6. "Fresh Off The Boat"

Seriously, I don't know why more people don't watch this show. "Fresh Off The Boat" focuses on an Asian family living in Orlando in the mid 90s. Randall Parks plays a character who is the polar opposite of his character in "The Interview" (Yeah, remember that horrifying movie?) and Constance Wu is wonderful as always.

7. "Full House"

Why not go back to the basics? If you're looking for a nostalgic comedy, go back all the way to the early days of Full House. If you're a '98-'00 baby like me, you probably grew up watching the Tanner family on Nick at Night. The entire series is available on Hulu, so if all else fails just watch Uncle Jesse and Rebecca fall in love again or Michelle fall off a horse and somehow lose her memory.

8. "Secret Life of the American Teenager"

Okay, this show is not a comedy, but I have never laughed so hard in my life. It's off Netflix but it's still on Hulu, so you can watch this masterpiece there. Watch the terrible acting and nonsense plot twists drive this show into the ground. Somehow everyone in this school dates each other? And also has a baby? You just have to watch. It might be my favorite show of all time.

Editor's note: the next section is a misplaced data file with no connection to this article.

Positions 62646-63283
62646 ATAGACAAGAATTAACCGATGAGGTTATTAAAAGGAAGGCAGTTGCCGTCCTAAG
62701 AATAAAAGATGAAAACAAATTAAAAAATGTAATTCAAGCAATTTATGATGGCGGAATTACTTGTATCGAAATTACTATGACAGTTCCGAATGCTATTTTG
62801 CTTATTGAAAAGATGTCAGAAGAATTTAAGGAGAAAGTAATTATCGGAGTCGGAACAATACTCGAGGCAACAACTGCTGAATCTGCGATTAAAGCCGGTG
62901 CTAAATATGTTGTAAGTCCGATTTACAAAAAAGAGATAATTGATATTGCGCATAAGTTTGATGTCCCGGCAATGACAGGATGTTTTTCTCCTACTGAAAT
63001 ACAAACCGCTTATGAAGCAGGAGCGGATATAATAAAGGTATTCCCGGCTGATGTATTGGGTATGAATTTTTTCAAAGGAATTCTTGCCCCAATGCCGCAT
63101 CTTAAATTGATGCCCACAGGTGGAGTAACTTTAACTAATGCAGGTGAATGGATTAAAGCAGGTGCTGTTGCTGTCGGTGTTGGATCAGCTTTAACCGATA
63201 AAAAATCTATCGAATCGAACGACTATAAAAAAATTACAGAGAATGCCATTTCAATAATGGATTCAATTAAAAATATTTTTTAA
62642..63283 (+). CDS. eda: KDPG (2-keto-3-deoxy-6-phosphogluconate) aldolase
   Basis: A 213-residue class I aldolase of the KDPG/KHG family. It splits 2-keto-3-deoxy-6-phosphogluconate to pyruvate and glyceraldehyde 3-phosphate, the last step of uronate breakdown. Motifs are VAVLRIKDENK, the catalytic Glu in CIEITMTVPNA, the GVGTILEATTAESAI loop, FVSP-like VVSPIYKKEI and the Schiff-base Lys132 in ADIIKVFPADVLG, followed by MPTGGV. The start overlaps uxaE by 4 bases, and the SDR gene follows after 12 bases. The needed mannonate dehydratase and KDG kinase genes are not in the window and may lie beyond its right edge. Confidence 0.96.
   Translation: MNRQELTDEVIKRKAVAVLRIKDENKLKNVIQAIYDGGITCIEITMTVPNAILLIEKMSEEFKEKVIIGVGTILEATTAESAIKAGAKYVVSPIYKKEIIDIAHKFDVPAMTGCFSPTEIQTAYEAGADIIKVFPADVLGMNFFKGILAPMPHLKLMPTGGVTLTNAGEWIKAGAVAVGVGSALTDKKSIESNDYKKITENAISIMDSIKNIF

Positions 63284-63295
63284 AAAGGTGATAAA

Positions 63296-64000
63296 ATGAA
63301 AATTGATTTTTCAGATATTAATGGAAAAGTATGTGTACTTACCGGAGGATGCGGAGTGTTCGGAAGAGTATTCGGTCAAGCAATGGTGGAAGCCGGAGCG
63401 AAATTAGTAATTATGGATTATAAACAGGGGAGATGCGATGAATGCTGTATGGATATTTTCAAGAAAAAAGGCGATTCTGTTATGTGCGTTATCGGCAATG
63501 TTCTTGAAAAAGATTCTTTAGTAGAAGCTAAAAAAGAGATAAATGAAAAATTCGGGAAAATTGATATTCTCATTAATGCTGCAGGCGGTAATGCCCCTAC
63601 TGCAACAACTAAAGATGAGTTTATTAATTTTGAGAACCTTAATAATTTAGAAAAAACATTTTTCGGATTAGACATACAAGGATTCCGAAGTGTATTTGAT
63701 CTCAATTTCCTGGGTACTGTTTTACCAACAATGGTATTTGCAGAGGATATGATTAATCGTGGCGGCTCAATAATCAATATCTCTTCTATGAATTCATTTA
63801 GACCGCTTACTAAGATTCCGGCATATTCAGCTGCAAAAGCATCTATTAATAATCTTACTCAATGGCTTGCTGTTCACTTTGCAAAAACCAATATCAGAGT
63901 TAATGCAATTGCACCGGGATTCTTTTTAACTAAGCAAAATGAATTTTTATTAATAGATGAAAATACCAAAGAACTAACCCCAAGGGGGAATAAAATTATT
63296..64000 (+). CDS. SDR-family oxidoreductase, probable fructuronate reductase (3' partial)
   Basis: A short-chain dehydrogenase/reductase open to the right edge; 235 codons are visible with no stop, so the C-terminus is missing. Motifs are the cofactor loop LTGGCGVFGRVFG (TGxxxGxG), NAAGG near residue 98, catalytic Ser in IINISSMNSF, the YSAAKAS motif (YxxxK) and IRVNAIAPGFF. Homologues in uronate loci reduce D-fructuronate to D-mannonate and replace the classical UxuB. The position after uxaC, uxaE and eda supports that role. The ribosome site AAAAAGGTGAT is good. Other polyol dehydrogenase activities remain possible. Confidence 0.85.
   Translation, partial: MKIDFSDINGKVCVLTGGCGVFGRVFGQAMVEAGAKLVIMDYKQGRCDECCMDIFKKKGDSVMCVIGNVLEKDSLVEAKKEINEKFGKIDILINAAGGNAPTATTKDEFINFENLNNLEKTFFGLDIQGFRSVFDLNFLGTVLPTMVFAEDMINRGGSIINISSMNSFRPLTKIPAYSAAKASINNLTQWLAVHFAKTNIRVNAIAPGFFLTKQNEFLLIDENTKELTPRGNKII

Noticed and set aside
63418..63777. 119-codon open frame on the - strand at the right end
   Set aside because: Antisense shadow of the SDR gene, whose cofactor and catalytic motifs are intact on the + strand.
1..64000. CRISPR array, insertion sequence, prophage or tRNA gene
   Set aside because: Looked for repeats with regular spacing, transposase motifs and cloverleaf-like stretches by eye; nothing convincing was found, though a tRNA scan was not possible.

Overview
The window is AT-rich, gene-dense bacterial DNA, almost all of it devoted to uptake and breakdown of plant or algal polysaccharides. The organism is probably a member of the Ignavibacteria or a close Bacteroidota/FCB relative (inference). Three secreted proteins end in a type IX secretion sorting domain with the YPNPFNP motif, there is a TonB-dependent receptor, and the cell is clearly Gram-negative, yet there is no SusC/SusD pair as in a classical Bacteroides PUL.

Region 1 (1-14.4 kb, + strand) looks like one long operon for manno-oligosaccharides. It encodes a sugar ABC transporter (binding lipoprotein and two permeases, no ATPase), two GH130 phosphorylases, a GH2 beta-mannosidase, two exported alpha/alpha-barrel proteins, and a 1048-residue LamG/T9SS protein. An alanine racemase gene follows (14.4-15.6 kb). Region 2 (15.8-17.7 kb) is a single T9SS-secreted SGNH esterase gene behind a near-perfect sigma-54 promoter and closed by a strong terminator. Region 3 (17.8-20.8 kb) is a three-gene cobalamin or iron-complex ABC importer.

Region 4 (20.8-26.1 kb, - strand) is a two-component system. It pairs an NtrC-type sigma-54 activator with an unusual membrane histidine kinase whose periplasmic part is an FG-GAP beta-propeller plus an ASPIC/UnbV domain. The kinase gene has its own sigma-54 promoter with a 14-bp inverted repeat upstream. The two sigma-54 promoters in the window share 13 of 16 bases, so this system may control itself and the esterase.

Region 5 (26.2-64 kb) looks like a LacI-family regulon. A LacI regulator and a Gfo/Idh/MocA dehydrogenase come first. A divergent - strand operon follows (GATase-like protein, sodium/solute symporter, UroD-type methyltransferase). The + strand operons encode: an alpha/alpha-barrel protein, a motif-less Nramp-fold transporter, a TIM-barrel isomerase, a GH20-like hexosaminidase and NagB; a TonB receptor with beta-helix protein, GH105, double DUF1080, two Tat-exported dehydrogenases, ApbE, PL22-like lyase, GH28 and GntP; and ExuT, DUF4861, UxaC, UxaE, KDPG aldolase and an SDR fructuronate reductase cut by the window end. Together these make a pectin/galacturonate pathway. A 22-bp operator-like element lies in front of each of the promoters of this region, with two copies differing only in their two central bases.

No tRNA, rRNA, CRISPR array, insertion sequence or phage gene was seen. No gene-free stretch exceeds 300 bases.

9. "Scrubs"

Another old show that is worth watching. If you ignore the last season, Scrubs is a worthwhile medical comedy about doctors in both their personal and medical life. JD and Turk's relationship is one to be jealous of, and one hilarious to watch. Emotional at times, this medical drama is superior to any medical drama that's out now.

10. "Superstore"

I was resistant to watch this one at first, because it looked cheesy. But once I started watching I loved it! The show is a workplace comedy, one you're sure to love if you can relate to working in retail. If you liked the Office, you'll like Superstore!